Although the film lacks conventional narrative momentum, there is inherent interest in what happens in Mr. Marin’s classroom because it is a constant power struggle, with the teacher attempting to interest his students in the intricacies of the French language while they challenge--in ways both overt and subtle--the assumption of his authority. They question why he uses predominantly western names like “Bill” in his examples, rather than names that reflect the multicultural make-up of his class; defy the limits of his assignments; and sometimes simply refuse to do what they’re asked. Mr. Marin responds in various ways, but most frequently it is with wit and sarcasm, which cuts through his students’ anti-authoritarianism, but also constantly puts him at risk of insulting or belittling them. Essentially, there is a fine line between his need to puncture their rebellion from time to time as a way of reinforcing social norms and cutting them down in a way that is counterproductive, which is exactly what he does late in the film.
For what it attempts to do, The Class works extremely well. The cast is enormously effective, with more than a dozen students creating unique and memorable personalities, sometimes with only a few lines or dialogue and a few minutes on screen. Naturally, some students take on larger roles, especially Esmeralda (Esmeralda Ouertani), a particularly chipped stone who shows an unexpected interest in Plato’s Republic, and Souleymane (Franck Keïta), a surly, defiant student who may or may not be unfairly punished when he lets his temper swing out of control. François Bégaudeau has a natural charisma, and he plays Mr. Marin as a genuinely good man who wants to help, but also can’t help but feel frustrated at times, which is what the film is ultimately about: good intentions and the deeply flawed world in which they must work.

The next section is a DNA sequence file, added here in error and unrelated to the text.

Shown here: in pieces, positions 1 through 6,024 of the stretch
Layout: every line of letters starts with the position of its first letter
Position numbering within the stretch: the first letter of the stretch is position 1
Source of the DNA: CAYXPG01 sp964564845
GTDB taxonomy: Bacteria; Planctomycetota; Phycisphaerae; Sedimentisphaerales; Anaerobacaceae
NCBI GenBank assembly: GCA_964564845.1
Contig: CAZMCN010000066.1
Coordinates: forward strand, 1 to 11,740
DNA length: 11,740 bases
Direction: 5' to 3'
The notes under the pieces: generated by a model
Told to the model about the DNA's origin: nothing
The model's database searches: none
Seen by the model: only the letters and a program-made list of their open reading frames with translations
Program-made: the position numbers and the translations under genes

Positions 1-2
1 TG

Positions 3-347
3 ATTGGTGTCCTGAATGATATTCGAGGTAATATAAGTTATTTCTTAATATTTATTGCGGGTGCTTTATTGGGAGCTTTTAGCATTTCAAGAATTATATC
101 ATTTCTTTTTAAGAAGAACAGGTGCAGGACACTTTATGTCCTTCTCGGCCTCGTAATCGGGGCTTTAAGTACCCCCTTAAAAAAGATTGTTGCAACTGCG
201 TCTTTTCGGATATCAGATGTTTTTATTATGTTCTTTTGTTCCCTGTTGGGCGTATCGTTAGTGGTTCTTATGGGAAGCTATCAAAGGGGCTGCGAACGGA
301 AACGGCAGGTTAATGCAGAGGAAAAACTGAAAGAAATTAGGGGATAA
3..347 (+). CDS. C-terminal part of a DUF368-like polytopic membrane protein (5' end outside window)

|The Class Blu-Ray|
|Subtitles||English, French, Spanish|
|Distributor||Sony Pictures Home Entertainment|
|Release Date||August 11, 2009|
|VIDEO & AUDIO|
|The 1080p high-def image on this Blu-Ray looks very good. The Class is not a particularly striking film visually, having been shot on HD video almost entirely inside a classroom, but there are some strong colors, including the industrial aqua-green of the walls and splashes of color in the characters’ clothing, all of which is nicely rendered. Detail is strong and black levels are consistent. The French Dolby Digital TrueHD 5.1 surround track (I couldn’t bring myself to listen to the English dub) doesn’t have much to do since the film is entirely dialogue-driven without any extradiegetic music, but it does create some decent ambience in the classroom setting and keeps all the dialogue clear and easy to understand (the packaging mistakenly refers to the soundtracks as 3.0, but they are 5.1).|
|Most of the supplements revolve around the unique kinds of preparation the filmmakers and actors undertook prior to the cameras rolling. In both “The Making of The Class” (41 min.) and “Actors’ Workshop” (30 min.) we get lots of raw footage of director Laurent Cantet, writer/actor François Bégaudeau, and the cast of young unknowns rehearsing and improvising scenes, which were then used to craft the final script (similar to how Mike Leigh works). Cantet and Bégaudeau also contribute a lucid audio commentary on three scenes in the film, which unfortunately are presented in nonanamorphic widescreen (at various points in the commentary it cuts away from the film and shows the two men talking). Lastly, the disc includes a 12-minute collection of “Actors’ Self-Portraits” and the theatrical trailer.|
Copyright ©2009 James Kendrick
Thoughts? E-mail James Kendrick
All images copyright © Sony Pictures Home Entertainment